Littleton (1928) separated the several definitions of “profit” depending on the different point of view of three groups of people. The economists appear to consider profit as a “social phenomenon” associated with the problems of income distribution from productive activities in a society, among the factors responsible for this production. According to the author, the courts link profits to income tax and dividend declarations, and define it as “all of the proprietorship except the original contribution”. Finally, business men and accountants see profits as “a measure of accomplishment”, a managerial information indicating the operating income.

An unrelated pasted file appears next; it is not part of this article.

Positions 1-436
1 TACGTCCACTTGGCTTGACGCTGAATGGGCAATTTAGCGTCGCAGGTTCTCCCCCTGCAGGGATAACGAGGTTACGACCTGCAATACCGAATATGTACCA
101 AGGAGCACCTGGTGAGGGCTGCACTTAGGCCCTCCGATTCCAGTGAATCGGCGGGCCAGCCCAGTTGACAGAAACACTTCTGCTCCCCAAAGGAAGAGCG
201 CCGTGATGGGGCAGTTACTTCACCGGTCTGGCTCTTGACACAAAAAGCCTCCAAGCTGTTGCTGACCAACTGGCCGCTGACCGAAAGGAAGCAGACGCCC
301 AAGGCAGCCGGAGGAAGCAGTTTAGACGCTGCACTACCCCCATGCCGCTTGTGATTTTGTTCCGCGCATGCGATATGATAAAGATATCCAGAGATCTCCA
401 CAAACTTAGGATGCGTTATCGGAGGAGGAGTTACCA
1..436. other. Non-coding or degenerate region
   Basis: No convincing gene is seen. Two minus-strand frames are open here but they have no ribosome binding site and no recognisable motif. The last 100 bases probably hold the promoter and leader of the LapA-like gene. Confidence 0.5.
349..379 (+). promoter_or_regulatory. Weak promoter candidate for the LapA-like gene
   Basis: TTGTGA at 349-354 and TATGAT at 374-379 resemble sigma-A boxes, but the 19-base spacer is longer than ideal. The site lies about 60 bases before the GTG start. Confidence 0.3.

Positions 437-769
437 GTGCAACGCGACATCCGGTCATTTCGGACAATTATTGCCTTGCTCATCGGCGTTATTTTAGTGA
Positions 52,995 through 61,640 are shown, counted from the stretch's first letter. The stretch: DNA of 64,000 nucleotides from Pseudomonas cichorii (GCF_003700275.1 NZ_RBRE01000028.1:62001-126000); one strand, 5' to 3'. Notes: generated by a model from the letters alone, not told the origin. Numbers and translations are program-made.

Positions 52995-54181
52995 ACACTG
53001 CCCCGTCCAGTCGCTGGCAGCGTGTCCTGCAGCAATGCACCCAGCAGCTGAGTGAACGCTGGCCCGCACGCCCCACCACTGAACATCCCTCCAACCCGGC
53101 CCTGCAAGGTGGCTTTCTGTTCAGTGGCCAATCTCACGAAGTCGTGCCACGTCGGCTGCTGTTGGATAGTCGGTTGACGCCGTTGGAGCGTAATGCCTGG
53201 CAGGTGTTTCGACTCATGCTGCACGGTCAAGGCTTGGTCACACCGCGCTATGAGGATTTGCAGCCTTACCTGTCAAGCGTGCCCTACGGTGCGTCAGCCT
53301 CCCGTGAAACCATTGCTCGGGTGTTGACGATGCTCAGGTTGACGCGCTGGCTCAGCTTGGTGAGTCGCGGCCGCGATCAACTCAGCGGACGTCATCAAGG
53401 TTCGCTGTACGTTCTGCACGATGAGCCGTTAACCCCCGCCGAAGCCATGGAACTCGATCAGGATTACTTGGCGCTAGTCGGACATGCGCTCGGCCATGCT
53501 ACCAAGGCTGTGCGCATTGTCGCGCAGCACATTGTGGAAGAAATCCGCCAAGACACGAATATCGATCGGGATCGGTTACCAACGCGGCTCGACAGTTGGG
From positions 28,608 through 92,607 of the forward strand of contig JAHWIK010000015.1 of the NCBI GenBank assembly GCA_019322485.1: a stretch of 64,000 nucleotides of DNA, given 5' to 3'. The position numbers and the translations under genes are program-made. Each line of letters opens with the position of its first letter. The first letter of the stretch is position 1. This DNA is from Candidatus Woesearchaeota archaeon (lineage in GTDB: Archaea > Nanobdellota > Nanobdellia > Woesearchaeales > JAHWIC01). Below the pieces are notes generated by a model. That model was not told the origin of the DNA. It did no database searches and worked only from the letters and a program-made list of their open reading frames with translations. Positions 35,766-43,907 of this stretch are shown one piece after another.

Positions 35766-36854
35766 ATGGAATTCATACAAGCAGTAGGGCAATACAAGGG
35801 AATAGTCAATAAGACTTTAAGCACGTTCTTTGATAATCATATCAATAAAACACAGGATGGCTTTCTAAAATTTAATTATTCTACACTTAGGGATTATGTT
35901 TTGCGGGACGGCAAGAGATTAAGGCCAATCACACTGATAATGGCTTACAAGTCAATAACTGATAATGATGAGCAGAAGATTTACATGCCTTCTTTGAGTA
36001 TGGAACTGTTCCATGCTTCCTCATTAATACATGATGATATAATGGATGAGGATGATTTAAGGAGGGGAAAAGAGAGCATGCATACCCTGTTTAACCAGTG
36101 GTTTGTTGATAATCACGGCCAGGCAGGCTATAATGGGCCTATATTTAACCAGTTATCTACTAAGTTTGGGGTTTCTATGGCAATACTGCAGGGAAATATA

Afuah (2001) assumes that finding the sources of profits and understanding them allows the companies to define optimal strategies. Determining the origin of revenues and profits from online businesses is according to the author even more complex than in offline markets, because of the potential externalities. Moreover, being known as successful doesn’t always come with profits. Stewart and Zhao (2000) took the examples of Amazon.com, Yahoo, and eBay who have created strong brand names, but their fame has not always guaranteed profits.
Now that the terms of content pricing and profit are defined, we understand the issues of these notions for online businesses. In a second part, we will study the pricing process for online content, and then how companies can make profits from this content.